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12/04/08 5:59 PM EST

Knuckleballers support Japanese girl

Wakefield, Dickey offer kind words to recently drafted pitcher

Eri Yoshida, the 16-year-old schoolgirl who this week became Japan's first female professional baseball player, has a couple of fellow knuckleball pitchers pulling for her.

"I believe in the pitch, so if she could throw it, she has a chance," R.A. Dickey of the Mariners told MLB.com. "My initial thought is that it is some kind of gimmick, but I have no idea. I have never seen her throw. I would like to see her pitch, but a 16-year-old girl throwing a knuckleball? It's hard for me to imagine that, but I don't want to be a naysayer to anyone's dream. More power to her."

The high school student was drafted on Nov. 16 by the Kobe 9 Cruise, a pro team in a new independent Japanese league set to begin its inaugural season in April.

She signed a contract with the team on Tuesday.

"My hope is to be able to contribute to the team," Yoshida said at a news conference. "This is a big stage. I don't feel like I've become a pro baseball player, but I want to do my best."

Yoshida, who stands five feet tall and weighs 114 pounds, wants to emulate Boston knuckleballer Tim Wakefield.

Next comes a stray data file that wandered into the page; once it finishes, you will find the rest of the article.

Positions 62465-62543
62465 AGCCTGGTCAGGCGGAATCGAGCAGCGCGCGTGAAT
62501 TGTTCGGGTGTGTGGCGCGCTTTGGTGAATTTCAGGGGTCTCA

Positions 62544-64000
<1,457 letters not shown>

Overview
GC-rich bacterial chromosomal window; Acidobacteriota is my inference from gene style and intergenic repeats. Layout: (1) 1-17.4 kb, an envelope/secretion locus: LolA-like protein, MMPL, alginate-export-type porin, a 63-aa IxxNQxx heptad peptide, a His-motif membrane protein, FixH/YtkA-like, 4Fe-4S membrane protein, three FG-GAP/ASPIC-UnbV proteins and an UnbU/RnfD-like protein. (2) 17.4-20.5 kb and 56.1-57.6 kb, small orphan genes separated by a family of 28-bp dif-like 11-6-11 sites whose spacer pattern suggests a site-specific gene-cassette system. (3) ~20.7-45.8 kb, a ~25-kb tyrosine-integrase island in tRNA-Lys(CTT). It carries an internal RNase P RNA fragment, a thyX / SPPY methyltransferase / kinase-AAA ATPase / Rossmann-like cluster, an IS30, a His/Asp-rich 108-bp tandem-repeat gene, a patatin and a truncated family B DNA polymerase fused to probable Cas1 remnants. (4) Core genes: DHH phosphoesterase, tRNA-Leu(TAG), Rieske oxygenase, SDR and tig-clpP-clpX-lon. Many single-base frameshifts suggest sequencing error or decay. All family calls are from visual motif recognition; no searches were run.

"Hope I can see her pitch one day," Wakefield told The Associated Press. "I'm honored that someone wants to become me. I wish her the best of luck. Maybe I can learn something from her. It's funny that I've reached that point in my career that people want to emulate me. I'm glad I had people like the Niekros, Charlie Hough and Tom Candiotti that I could look up to. I am deeply humbled that it is me this time."

The right-handed Yoshida learned the pitch from her father, Isamu.

"My specialty is the knuckleball, so I really want to be able to get batters out using it," she said.

Dickey said one thing in Yoshida's favor is she probably has small hands.

"The way you grip the ball is a big thing. It hurts to have too big of hands because of the way you have to bend your fingers and use your fingernails. Gigantic hands make it difficult to throw a knuckleball," Dickey said. "If she has small hands, that's a big advantage. Good luck to her. You can throw a knuckleball as slow as 59 mph to get people out."

Whether her knuckler will be good enough to keep Yoshida's career on the rise remains to be seen.

In any event, the pioneering Yoshida has already made history.

Japan had a professional league for women in the 1950s, but it lasted just two years. The country's ban against female players was lifted in 1991, but Yoshida became the first to be drafted by a professional team.

Only one woman has ever been selected in a Major League Draft.

Then Chicago White Sox general manager Ron Schueler selected his daughter, Carey Schueler, in the 43rd round of the 1993 First-Year Player Draft.

She was selected with the 1,208th pick overall, ahead of 16 future Major Leaguers, including Vance Wilson (44th round, Mets), Frank Menechino (45th, White Sox), Bob Howry (45th, Marlins), Dave Roberts (47th, Indians), Mario Valdez (48th, White Sox), Placido Polanco (49th, White Sox) and Jeff Harris (50th, Mariners).

Schueler did not sign with the White Sox and instead went on to play basketball at DePaul University and St. Mary's College.

Jim Molony is a reporter for MLB.com. This story was not subject to the approval of Major League Baseball or its clubs.